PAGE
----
Governor's Newsletter July 2001
Stephen R. Jones, MD, FACP
Governor, Oregon Chapter
It is an honor to have assumed the Chapter Governorship from Jim Reuler. During the last four years Jim has served the Chapter with integrity, industry, and intelligence. The order and security of the Chapter is at an all time high. A well organized Council, an active Associates' Council, and secure finances have been passed on to me. It will be my goal to maintain these advances. My vision for the Chapter for the next four years is discussed near the end of the Newsletter.
History of the Oregon Chapter of the ACP-ASIM
In order to understand where we may go in the next four years, a brief review of the Chapter history may be useful:
Chapter Founded: September 13, 1983
Governors and Dates of Office:
1927-40 - T. Homer Coffen, Portland
1977-81 - George B. Long, Portland
1940-48 - Homer P. Rush, Portland
1981-85 - Emil J. Bardana, Jr., Lake Oswego
1948-51 - Howard P. Lewis, Portland
1985-89 - William M. Bennett, Portland
1951-60 - Merl L. Margason, Portland
1989-93 - Walter J. McDonald, Sherwood
1960-66 - Daniel H. Labby, Portland
1993-97 - Donald E. Girard, Portland
1966-72 - Franklin J. Underwood, Portland
1997-01 - James B. Reuler, Portland
1972-76 - Wayne R. Rogers, Portland, Andrea M. Kielich, Portland
1976-77 - J. David Bristow, Portland (Transitional Governor until Oct 1999)
Date of First Annual Chapter Meeting: October 21-22, 1983, at the Red Lion Hotel in Springfield, OR. There were 139 registrants.
Chapter Council, 2000-2001
The following are members of the Chapter's Council for 2000-2001. Thanks to all for their work on behalf of the Chapter and the College.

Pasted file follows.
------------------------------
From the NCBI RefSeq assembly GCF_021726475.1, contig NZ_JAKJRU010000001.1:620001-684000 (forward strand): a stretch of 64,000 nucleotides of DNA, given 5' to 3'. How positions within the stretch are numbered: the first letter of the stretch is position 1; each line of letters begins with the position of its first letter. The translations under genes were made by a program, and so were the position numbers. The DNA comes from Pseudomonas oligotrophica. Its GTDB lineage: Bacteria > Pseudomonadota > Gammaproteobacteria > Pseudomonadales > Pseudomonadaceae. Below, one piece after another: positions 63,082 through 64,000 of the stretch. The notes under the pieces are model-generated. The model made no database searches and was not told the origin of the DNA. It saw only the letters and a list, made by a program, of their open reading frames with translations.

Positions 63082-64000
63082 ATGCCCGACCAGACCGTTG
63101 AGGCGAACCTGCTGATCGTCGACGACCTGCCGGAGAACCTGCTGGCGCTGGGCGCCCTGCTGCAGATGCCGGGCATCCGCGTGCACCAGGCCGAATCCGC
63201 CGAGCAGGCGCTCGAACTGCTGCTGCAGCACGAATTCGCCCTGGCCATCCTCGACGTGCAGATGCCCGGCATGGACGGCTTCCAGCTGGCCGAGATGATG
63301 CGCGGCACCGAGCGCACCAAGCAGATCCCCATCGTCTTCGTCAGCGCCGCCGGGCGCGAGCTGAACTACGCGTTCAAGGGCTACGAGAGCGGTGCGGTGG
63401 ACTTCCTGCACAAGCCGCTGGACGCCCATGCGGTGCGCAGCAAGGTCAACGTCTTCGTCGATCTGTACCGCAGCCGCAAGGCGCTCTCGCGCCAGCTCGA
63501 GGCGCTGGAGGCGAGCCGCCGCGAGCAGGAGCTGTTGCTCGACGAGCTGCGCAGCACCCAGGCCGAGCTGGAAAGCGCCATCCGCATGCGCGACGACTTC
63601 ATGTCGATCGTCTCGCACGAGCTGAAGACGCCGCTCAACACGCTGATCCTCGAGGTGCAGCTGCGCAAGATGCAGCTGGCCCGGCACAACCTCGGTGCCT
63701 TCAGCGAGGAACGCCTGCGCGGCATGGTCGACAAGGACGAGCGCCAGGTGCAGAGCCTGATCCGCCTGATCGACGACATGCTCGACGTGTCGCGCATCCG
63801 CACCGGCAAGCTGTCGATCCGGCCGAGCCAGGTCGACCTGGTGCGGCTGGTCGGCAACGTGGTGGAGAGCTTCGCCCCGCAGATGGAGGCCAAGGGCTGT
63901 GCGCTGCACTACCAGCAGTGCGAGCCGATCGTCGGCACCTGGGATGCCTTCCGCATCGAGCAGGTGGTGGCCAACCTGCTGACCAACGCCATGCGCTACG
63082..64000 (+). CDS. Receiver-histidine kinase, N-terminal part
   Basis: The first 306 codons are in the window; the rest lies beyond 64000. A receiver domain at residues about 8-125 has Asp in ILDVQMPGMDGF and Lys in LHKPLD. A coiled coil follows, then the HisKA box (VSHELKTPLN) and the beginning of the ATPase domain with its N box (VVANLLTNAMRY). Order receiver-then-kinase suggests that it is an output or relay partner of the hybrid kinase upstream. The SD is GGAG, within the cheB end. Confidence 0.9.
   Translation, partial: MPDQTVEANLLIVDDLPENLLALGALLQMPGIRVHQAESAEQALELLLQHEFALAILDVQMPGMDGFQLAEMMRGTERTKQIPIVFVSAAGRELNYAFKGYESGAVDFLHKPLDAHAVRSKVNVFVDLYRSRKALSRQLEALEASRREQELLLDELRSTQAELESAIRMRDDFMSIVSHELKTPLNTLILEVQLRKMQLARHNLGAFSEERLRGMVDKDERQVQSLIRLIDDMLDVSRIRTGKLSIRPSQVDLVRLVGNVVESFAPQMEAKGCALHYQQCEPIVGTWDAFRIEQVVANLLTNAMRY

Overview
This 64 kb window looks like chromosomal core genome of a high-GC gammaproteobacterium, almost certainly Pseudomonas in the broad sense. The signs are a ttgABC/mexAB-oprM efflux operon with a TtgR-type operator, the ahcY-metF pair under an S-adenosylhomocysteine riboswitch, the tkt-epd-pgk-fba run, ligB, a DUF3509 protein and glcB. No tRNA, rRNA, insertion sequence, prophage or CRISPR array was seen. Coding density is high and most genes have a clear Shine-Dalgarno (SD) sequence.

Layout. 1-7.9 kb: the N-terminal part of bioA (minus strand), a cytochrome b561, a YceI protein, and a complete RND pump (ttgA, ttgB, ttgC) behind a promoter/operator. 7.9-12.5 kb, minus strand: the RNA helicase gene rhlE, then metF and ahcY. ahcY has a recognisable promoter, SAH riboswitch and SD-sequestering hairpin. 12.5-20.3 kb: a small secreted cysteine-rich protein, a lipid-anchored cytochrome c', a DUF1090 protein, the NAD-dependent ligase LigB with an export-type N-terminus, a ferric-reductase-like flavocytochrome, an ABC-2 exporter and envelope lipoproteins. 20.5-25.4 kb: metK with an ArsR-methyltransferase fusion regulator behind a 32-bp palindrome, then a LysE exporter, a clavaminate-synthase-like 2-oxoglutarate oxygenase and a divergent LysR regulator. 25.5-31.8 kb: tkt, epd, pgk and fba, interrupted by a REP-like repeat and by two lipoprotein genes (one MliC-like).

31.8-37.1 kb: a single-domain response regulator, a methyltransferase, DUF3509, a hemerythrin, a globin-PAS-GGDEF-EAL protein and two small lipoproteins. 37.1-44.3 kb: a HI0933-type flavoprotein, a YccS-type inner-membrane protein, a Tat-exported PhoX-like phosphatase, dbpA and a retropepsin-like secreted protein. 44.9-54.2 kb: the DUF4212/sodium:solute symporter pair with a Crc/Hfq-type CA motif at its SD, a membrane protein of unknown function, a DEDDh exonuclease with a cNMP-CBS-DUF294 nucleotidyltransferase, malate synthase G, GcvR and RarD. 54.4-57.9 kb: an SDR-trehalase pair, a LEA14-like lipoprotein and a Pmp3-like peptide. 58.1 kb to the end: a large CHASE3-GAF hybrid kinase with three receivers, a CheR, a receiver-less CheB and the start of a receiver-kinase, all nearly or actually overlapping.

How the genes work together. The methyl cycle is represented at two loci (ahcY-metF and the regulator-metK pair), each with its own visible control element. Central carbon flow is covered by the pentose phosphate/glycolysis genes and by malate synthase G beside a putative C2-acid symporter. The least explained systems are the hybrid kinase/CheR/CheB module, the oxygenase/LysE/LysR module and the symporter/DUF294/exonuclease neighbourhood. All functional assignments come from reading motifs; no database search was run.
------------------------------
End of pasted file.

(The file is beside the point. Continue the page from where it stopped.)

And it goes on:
Annual Oregon Chapter Meeting,
November 1-3, 2001
The Program Planning Committee, chaired by Linda Humphrey, is completing work on the line up for this year's meeting, November 1-3, in Eugene. Dr. Norton Greenberger, of The University of Kansas, will be the HP Lewis Visiting Professor, and Dr. Eric Larson, of The University of Washington, a College Regent, and a past president of the Society of General Internal Medicine, will be the College Representative.
Updates will be given on:
- Lung Cancer Screening
- Domestic Violence
- Parkinson's Disease
- Prostrate Cancer
- Sports Medicine
- Cardiology... and more
Mark your calendar and make plans to attend now.
Oregon Internists Teach at the 2001 Annual Session
Oregon teachers of internal medicine again made major contributions at the Annual Session in Atlanta this Spring:
- Emil J. (Bud) Bardana, Jr., MD, FACP
Update in Allergy and Immunology
- Robert M. Bennett, MD, FRCP, FACP
Workshop on the Fibromyalgia Syndrome
- Paul N. Gorman, MD, FACP
Workshop on Computers and the Internet
- William R. Hersh, MD, FACP
Workshop on Computers and the Internet
- Charles M. Kilo, MD, Member
Workshop on Practice Improvement
- Anthony Montanaro, MD
Precourse in Allergy
- Mark T. O'Hollaren, MD, Member
Precourse in Allergy
- Ellen L. Singer, MD, FAAP, FACP
Workshop on Med-Peds Careers
- Jocelyn C. White, MD, FACP
Panel on Culturally Competent Care